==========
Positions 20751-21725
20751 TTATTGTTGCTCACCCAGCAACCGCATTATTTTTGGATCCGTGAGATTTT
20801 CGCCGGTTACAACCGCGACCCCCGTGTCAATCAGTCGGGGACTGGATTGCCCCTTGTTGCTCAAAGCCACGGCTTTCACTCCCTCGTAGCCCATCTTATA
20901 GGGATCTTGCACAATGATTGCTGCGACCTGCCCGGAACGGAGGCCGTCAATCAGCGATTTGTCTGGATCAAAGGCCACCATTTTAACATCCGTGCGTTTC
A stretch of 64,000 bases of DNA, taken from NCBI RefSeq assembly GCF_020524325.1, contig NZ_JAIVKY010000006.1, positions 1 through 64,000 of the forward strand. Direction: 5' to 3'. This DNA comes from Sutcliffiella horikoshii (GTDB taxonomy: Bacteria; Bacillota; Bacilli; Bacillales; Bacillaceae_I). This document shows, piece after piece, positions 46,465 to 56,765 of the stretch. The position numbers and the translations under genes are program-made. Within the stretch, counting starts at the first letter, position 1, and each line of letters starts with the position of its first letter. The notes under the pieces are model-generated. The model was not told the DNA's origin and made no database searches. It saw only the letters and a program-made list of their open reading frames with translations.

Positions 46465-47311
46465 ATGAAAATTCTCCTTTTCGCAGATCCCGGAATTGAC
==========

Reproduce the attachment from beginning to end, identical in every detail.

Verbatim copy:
Positions 20751-21725
20751 TTATTGTTGCTCACCCAGCAACCGCATTATTTTTGGATCCGTGAGATTTT
20801 CGCCGGTTACAACCGCGACCCCCGTGTCAATCAGTCGGGGACTGGATTGCCCCTTGTTGCTCAAAGCCACGGCTTTCACTCCCTCGTAGCCCATCTTATA
20901 GGGATCTTGCACAATGATTGCTGCGACCTGCCCGGAACGGAGGCCGTCAATCAGCGATTTGTCTGGATCAAAGGCCACCATTTTAACATCCGTGCGTTTC
A stretch of 64,000 bases of DNA, taken from NCBI RefSeq assembly GCF_020524325.1, contig NZ_JAIVKY010000006.1, positions 1 through 64,000 of the forward strand. Direction: 5' to 3'. This DNA comes from Sutcliffiella horikoshii (GTDB taxonomy: Bacteria; Bacillota; Bacilli; Bacillales; Bacillaceae_I). This document shows, piece after piece, positions 46,465 to 56,765 of the stretch. The position numbers and the translations under genes are program-made. Within the stretch, counting starts at the first letter, position 1, and each line of letters starts with the position of its first letter. The notes under the pieces are model-generated. The model was not told the DNA's origin and made no database searches. It saw only the letters and a program-made list of their open reading frames with translations.

Positions 46465-47311
46465 ATGAAAATTCTCCTTTTCGCAGATCCCGGAATTGAC